- Note that you are editing the Overall Sentiment of the entire response.
- Select a sentiment.
- Select a sentiment score.
Qtip: If you select a score and sentiment that do not match, the system will inform you so you can adjust as needed.
When you select Topic Sentiment, you can specify the sentiment for each topic tagged on the response. This is especially helpful if your overall sentiment is mixed, or if the intensity of the sentiment varies for each topic the respondent covered.
Click a topic’s name to expand the options and select sentiment and sentiment score.
In this screenshot, the respondent likes the burgers at the restaurant but doesn’t care for the ice cream, so we want to make sure the topic “burgers” has a positive sentiment, while the topic “desserts” does not. “Food” would be mixed.
Filtering by Sentiment
Sentiment Score and Polarity
In addition to labelling a comment positive, negative, mixed, or neutral, there are two numeric values assigned to each sentiment.
The Sentiment Score is a -10 to +10 score for the sentiment of a comment. For example, a very intense, positive response such as “I love Love LOVE YOUR COMPANY!” would score a +10. An intensely negative response, such as, “I UTTERLY DESPISE your company!” would get a -10. A 0 is a neutral score.
The Sentiment Polarity is a 0 to 10 score for the polarity of the comment. This is a calculation of how mixed the comment is. For extremely positive and negative Sentiment Scores (like the previous examples), there’s usually a corresponding 0 polarity. But for a comment such as “I love your food, but your restaurant is so dirty,” you will get a more nuanced score.
The Sentiment Score and Polarity can be found with the Sentiment itself under Data & Analysis and in the Reports tabs. Like most text analysis variables, are under the Embedded Data category.
Multi-Language Sentiment Analysis
Sentiment analysis is currently available in languages other than English, including: Chinese (Simplified), Chinese (Traditional), French, German, Italian, Japanese, Korean, Portuguese, Dutch, Thai, Indonesian, and Spanish.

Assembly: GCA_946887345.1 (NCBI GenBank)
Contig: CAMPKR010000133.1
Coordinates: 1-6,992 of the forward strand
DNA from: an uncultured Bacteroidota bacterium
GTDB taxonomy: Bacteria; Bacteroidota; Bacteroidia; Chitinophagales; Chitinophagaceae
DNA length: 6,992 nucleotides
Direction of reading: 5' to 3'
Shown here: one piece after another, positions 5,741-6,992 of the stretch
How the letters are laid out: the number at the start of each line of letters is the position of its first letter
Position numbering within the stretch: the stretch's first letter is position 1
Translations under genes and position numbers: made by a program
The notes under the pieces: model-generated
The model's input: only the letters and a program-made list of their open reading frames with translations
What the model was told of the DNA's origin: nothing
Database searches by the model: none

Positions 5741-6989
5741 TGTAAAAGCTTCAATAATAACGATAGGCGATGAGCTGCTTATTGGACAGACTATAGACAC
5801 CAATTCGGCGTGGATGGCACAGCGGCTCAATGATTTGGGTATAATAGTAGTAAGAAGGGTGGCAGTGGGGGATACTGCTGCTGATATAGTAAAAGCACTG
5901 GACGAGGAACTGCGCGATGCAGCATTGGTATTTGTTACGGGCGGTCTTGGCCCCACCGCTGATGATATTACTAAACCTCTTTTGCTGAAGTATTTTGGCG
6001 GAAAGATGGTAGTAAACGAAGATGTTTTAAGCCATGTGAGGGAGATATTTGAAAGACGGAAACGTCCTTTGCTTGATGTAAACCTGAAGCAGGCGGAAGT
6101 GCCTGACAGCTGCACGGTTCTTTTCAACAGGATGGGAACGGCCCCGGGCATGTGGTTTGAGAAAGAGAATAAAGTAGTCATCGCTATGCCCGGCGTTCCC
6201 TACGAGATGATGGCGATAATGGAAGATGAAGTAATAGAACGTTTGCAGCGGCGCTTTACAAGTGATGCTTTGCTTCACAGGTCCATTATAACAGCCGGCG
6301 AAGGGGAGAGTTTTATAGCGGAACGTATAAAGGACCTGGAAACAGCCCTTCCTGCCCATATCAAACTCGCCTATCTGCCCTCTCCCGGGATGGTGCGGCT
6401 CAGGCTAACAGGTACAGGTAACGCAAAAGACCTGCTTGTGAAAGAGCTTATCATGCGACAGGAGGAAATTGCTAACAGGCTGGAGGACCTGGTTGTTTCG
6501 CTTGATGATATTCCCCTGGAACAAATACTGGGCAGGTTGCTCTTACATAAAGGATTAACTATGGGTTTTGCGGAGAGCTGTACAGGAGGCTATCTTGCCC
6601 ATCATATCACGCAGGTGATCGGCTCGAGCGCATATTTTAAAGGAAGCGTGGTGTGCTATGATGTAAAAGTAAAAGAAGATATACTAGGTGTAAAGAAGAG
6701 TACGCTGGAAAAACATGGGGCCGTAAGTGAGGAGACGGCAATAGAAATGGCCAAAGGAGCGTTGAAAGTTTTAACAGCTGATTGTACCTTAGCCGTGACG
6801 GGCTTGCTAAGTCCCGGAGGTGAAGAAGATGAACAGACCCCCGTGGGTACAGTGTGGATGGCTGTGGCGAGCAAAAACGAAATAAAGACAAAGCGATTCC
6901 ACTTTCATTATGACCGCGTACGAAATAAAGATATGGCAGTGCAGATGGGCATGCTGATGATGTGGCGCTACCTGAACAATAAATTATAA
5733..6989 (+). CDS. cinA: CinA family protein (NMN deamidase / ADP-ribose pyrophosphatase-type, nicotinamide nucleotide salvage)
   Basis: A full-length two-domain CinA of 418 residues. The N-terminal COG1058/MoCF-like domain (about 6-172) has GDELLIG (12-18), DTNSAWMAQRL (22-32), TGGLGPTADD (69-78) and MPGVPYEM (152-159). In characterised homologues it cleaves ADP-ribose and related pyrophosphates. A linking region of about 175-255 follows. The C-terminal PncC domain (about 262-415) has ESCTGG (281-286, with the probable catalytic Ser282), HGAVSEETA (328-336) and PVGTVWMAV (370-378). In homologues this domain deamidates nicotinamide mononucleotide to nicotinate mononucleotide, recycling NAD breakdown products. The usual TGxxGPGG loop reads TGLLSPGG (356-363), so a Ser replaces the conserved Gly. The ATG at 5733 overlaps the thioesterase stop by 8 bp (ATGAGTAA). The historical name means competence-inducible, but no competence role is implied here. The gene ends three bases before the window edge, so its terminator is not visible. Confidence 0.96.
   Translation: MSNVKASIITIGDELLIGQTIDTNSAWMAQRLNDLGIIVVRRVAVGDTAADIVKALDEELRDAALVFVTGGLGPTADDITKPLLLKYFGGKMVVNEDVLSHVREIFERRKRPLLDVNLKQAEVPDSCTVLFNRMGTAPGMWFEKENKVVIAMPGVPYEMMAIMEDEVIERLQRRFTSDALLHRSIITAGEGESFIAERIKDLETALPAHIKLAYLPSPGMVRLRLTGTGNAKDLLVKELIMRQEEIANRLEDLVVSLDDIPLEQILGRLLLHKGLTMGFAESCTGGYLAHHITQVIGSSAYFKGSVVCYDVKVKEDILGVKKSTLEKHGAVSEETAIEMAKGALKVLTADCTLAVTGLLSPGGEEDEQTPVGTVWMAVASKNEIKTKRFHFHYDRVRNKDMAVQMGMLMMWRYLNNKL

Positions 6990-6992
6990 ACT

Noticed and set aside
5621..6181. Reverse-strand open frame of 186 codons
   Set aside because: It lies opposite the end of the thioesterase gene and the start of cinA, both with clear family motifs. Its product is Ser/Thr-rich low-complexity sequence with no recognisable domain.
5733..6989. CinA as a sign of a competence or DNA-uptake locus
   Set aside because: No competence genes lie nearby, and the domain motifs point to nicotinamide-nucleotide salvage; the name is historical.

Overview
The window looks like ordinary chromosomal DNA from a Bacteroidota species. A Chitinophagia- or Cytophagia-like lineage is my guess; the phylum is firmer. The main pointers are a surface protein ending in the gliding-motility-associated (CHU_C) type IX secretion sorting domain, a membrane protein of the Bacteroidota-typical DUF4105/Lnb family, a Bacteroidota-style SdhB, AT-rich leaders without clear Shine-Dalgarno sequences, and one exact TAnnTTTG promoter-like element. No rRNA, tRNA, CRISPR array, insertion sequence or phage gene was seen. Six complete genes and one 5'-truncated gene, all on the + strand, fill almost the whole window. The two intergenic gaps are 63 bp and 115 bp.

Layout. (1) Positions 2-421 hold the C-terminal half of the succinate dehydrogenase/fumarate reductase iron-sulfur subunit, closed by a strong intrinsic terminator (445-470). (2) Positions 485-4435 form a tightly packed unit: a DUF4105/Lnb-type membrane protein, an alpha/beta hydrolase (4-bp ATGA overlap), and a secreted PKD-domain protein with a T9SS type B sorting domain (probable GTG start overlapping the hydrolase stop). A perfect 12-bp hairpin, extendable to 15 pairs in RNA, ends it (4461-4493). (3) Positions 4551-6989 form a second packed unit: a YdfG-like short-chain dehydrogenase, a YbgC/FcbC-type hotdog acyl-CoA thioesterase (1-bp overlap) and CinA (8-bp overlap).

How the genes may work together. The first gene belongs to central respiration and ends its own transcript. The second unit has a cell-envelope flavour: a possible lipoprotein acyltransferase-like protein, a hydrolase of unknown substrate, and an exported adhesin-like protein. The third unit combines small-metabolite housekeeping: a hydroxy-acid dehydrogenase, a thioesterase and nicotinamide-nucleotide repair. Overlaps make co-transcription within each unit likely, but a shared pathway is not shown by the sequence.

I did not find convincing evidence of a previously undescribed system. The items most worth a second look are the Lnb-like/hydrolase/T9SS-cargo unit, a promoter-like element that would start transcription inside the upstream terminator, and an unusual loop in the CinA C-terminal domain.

Analyzing sentiment in other languages is available to all users who have Sentiment Analysis, and thus all Advanced Text clients.
Qtip: Although this feature is available to all sentiment users, it is turned off by default. That is because we use Google software to perform sentiment analysis on these responses in their native languages. If you would like this feature enabled for you and are comfortable sharing your response data with a third party software, please contact your Brand Administrator and ask them to enable the Allow Third-Party iQ Analysis permission for the brand. Note that this is a brand-wide setting, so your administrator will likely decide based on what’s best for all users in the brand.
When Multi-Language Sentiment Analysis is enabled, Qualtrics will detect the language of the response. So long as it is one of the languages listed above, this response will have sentiment analysis performed on it in its native language, capturing the nuances of the response in ways a translation may not. If this feature is not enabled, the sentiment analysis will not detect the language of the response and will assign sentiments as if it were written in English. Thus, when Multi-Language Sentiment Analysis is disabled, the sentiments assigned to responses not written in English are not as accurate.